Mystery of Glen Rock-area’s Narrow Gauge Road deepens

The origin of the narrow gauge that lays behind a Glen Rock-area road sign is up in the air. The term narrow gauge often refers to railroads – often branch lines – whose tracks were closer together, thus supporting smaller locomotives and reducing construction costs. Background posts: Ma & Pa rabbit trains: ‘I hope they thoroughly hosed out the cars’, York County railroading: ‘Something that gets into your blood’ and Northern York area strawberry part of Neapolitan county.

Bob Burns (burns@nfdc.net) is 59 years old and has lived on Narrow Gauge Road in southern York County all his life. And he’s not aware of a railroad ever running in that area.
An e-mailer – a railroad enthusiast – raised the prospect that the road took its name from an old railroad as described in the York Town Square post: : Is mystery railroad the old Shrewsbury narrow gauge?… .


The e-mailer had walked what appeared to be an old rail roadbed in that area.
But here’s what Bob Burns wrote:

From Route 216, my wife and I live in the first house on the right back Narrow Gauge Road. I am 59 years old and built my home on my Grandfather’s land. Grandfather moved here in 1921. My Grandmother was born in 1899 and grew up not far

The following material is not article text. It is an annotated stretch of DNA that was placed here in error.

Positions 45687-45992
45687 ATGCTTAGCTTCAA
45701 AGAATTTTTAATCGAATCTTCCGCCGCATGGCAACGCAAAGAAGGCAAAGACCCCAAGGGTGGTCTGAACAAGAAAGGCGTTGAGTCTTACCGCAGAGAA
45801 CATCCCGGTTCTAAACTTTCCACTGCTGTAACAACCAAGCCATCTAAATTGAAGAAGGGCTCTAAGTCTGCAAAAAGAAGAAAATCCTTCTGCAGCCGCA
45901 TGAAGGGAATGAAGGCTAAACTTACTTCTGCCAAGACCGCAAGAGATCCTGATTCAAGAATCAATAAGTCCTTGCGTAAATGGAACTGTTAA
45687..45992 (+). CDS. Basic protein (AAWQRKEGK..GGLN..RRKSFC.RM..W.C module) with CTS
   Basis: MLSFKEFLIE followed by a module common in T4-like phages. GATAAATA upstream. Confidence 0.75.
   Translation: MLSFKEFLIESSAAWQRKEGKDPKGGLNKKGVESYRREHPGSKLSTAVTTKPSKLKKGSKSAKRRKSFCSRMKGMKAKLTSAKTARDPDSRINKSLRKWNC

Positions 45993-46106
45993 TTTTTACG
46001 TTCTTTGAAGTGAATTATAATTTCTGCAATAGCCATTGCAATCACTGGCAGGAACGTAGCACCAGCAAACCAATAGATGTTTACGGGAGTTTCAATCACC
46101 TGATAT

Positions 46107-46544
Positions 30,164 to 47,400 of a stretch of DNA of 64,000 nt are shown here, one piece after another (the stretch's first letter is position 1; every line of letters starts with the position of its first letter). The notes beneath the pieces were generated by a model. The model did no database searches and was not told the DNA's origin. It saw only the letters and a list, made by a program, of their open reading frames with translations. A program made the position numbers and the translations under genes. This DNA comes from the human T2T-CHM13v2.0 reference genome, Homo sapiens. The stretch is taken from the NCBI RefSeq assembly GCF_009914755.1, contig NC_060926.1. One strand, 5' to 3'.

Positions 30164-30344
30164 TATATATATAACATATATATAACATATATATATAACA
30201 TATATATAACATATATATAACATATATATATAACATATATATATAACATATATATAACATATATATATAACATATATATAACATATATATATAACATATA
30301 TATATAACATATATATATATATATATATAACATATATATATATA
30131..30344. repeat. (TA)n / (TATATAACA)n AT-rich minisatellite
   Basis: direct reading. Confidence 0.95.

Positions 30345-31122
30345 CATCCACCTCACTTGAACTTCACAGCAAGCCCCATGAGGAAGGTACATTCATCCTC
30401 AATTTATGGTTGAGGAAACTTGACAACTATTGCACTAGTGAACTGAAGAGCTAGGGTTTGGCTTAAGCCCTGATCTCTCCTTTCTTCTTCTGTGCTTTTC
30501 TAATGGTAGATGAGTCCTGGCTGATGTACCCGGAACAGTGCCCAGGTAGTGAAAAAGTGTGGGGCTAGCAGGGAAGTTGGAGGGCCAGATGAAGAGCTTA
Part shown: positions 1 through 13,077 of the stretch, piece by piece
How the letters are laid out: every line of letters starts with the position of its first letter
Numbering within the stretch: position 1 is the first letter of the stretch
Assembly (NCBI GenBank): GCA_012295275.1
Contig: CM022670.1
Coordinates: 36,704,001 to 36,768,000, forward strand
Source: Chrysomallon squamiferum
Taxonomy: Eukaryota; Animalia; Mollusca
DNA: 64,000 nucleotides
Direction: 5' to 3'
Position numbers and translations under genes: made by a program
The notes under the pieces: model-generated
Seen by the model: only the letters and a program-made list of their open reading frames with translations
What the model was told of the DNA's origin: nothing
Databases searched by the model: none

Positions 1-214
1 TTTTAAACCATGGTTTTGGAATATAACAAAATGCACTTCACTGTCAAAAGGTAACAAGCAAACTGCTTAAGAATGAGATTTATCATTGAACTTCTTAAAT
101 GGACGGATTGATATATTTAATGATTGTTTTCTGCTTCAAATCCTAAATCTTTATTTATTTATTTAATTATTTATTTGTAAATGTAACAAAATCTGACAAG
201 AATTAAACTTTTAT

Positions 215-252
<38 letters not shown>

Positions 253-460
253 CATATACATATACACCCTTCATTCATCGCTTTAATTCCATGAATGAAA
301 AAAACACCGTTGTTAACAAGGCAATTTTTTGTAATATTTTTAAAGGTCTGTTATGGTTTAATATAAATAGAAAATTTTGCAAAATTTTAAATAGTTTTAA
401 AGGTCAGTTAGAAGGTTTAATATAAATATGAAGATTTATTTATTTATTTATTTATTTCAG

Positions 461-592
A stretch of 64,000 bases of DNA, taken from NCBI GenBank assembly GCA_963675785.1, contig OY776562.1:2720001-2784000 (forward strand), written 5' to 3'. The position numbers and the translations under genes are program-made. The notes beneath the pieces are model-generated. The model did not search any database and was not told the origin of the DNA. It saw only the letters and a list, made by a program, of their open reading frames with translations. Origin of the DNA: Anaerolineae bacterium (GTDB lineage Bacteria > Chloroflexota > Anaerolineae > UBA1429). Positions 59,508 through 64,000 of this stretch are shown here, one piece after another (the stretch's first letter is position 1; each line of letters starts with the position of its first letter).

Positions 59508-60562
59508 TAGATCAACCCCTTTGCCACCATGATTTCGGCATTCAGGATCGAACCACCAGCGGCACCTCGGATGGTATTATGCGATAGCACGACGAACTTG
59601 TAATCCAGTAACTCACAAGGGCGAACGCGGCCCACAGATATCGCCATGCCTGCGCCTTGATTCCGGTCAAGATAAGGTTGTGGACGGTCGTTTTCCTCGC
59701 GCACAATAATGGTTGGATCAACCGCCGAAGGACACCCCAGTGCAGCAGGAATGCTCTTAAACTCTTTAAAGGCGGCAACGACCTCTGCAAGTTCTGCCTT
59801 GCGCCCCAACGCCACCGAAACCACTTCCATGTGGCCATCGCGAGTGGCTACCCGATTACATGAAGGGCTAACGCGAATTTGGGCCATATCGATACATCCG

up the road from Narrow Gauge Road on Fair School Road.
I have never heard any talk about a railroad on Narrow Gauge Road. The road was named I believe in the late 1970 period.
I asked the Codorus Road supervisor who built the road about seven years ago why it was named Narrow Gauge Road. He told me that down near the end of my Grandfather’s property the road when it was dirt narrowed down at a small bend in the road.
That is why it was they named it Narrow Gauge Road.
The Honey Town Mill was located very close to that spot and my Grandfather often talked about the old mill. Grandfather displayed the mill stone that he moved to the corner of Narrow Gauge and Fair School Road. The stone is still there today. However, the mill had burned down before Grandfather moved here in 1921.
I would enjoying hearing anything else that you find out.

Ditto, if anyone has any more insight into this mystery, comment below.

About Jim McClure

Editor of the York Daily Record/Sunday News, ydr.com and its many digital products. Journalism/history blogger: yorktownsquare.com. Author or co-author of seven York County, Pa., history books.
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